My feed

to access all these features

Join our community of cat lovers on the Mumsnet Cat forum for kitten advice and help with cat behaviour.

The litter tray

Indoor cats?

17 replies

FlightlessBird · 14/04/2012 20:49

Does anyone have experience or advice about indoor cats?

I live in a flat, and always assumed this wouldn't be very fair for a cat. I was browsing the RSPCA website (as you do!) and one of the descriptions said ' He would probably be quite happy as an indoor cat, as he is very content to laze around the house all day, but outdoors is fine also'

Sooo, what do you think? I have had a cat before so know my way around a litter tray, but am worried that if this cat is used to being outside then it may be cruel to keep him in?

Should I just stick to goldfish? Grin

OP posts:
tribpot · 14/04/2012 20:57

You may find that Cats Protection or similar will have some indoor cats to house - personally I think it would be very cruel to keep a cat that was used to being outdoors indoors (my own cat would simply kill me in the night and then learn how to open doors in the style of the velociraptors in Jurassic Park). However, I think it would be equally cruel to expect a cat that had lived its life indoors suddenly to be expected to learn the ways of the jungle, particularly in later life.

My local cat rescue says it is rare for them to have an indoor cat to rehome but this may vary.

LaGrenouille · 14/04/2012 21:00

Some rescue cats have to be indoors cats if they are carriers of (I think) cat flu, check with cats protection.

Babylon1 · 14/04/2012 21:05

My mum has two indoor cats, they're almost 4 years old now and not bothered with the great outdoors, which surprises me as mum runs a cattery and has at any one time up to 23 cats in the cattery!!

See here,

She gets lots of customers with indoor cats too or cats that are walked on a lead!!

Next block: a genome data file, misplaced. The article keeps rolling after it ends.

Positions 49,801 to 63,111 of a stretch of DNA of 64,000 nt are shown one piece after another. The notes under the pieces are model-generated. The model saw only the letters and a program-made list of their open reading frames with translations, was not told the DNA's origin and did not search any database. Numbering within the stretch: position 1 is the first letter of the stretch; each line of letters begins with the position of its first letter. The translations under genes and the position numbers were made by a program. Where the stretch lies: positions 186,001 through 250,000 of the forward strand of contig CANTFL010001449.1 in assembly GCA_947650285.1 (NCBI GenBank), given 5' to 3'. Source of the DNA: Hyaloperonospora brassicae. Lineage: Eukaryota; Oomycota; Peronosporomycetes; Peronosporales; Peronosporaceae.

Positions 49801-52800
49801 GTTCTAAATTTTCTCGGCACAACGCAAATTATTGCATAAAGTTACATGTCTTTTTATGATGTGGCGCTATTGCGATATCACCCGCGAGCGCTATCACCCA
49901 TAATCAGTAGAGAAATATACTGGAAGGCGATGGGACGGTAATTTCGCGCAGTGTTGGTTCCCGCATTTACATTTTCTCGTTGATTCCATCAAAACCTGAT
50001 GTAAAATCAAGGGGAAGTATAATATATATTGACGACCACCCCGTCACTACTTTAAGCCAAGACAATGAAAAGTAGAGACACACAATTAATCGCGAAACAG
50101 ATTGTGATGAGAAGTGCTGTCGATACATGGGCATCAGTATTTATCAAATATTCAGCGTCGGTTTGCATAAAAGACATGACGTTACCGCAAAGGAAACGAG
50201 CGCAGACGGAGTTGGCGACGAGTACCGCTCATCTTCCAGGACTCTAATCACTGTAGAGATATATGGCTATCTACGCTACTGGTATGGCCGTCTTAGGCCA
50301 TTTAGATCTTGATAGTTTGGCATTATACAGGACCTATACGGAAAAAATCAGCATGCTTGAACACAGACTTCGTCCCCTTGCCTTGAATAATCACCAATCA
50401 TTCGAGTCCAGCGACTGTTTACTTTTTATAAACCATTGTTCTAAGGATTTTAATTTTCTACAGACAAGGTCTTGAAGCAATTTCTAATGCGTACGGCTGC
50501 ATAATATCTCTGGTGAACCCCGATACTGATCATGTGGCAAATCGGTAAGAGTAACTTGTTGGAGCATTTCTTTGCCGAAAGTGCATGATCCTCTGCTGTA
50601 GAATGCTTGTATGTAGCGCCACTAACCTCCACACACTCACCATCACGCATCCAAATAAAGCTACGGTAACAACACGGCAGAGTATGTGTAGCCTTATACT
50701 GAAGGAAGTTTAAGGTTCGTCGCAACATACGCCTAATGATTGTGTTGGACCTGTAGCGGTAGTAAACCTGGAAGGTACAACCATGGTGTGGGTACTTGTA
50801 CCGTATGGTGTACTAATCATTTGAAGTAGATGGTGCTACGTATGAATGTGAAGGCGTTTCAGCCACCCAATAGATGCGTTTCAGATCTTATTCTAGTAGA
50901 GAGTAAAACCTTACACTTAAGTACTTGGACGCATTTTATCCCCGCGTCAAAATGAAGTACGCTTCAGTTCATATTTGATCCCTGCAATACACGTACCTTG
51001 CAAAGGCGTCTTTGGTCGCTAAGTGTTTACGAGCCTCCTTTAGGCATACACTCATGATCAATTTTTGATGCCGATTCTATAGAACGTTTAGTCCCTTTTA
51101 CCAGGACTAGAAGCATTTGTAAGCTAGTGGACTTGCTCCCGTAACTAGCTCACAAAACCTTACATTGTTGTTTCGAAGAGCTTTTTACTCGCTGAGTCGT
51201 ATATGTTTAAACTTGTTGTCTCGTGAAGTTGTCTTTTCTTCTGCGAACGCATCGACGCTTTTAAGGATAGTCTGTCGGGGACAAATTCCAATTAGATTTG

Fluffycloudland77 · 14/04/2012 21:06

I think if the cat wants to be an indoor cat then fine. But keeping cats in otherwise is cruel imo.

I see bengal cats on youtube (we have one) and they are moaning like mine does when he wants to go out eg when he has been ill and we have kept him in, only they never get to go out.

Some cats are happy to not go out. Like some humans actually.

thisisyesterday · 14/04/2012 21:07

some breeds (such as ragdolls) are always kept indoors as they're too wussy to go outside

have you checked that you're allowed pets in your flat though? most of the ones I've lived in have had no-pets policies

FlightlessBird · 14/04/2012 21:47

Thanks for the advice!

thisis yes, it's fine to have pets. I would love a dog but KNOW that is totally out of the question!

It's the probably in the ad that makes me wary - if I knew he had always been an indoor cat that would be fine, but I don't think that's the case here.

I'll give the RSPCA a call and see what they think about this particular cat. and will stop reading the cat adoption pages, dammit!

OP posts:
sashh · 15/04/2012 06:40

Cats Protection is always looking for homes for indoor cats. Mostly they have FIV so cannot go out in case they infect other cats.

If you do have ab FIV cat from them they will cover vets' bills for life.

Some older cats can also be rehomed as indoor cats.

You could also volunteer with your local cats protectinon - their cats are not allowed out while they are being fostered so that they cannot pick up diseases or get into fights.

Don't forget to check with your landlord if you have one, some don't allow pets.

dexiedoo · 15/04/2012 06:45

I have a 9 month ragdoll cross and he hates been outside for more than 10mins a time.

issey6cats · 15/04/2012 17:57

an indoor cat can be turned into an outdoor cat (i did it with a 16yr old and he loves being outside now) but a cat that likes to go out even briefly shouldnt really be kept indoors all the time, at Haworth cat rescue where i work we have a six month old pure white cat who is deaf so he has to be an indoor cat due to not being able to hear traffic or dogs, or start with a kitten and bring it up to be a house cat

ragged · 15/04/2012 18:20

Friend lives in a flat near a busy road with special anti-allergenic declawed cats; they stay indoors 24/7. Part of me thinks it's weird, but I know friend will make sure they have a supremely lovely life.
A lot of elderly cats dont' like going out. I thought that it woudl be difficult keeping our mongrel kittens in at night, but they are pretty good about it, just sleep!

tribpot · 15/04/2012 18:23

Ah issey, my friend has a pure white cat who has to be a house cat for the same reason. He's so famous he's in Wikipedia in the article about cat deafness I do believe!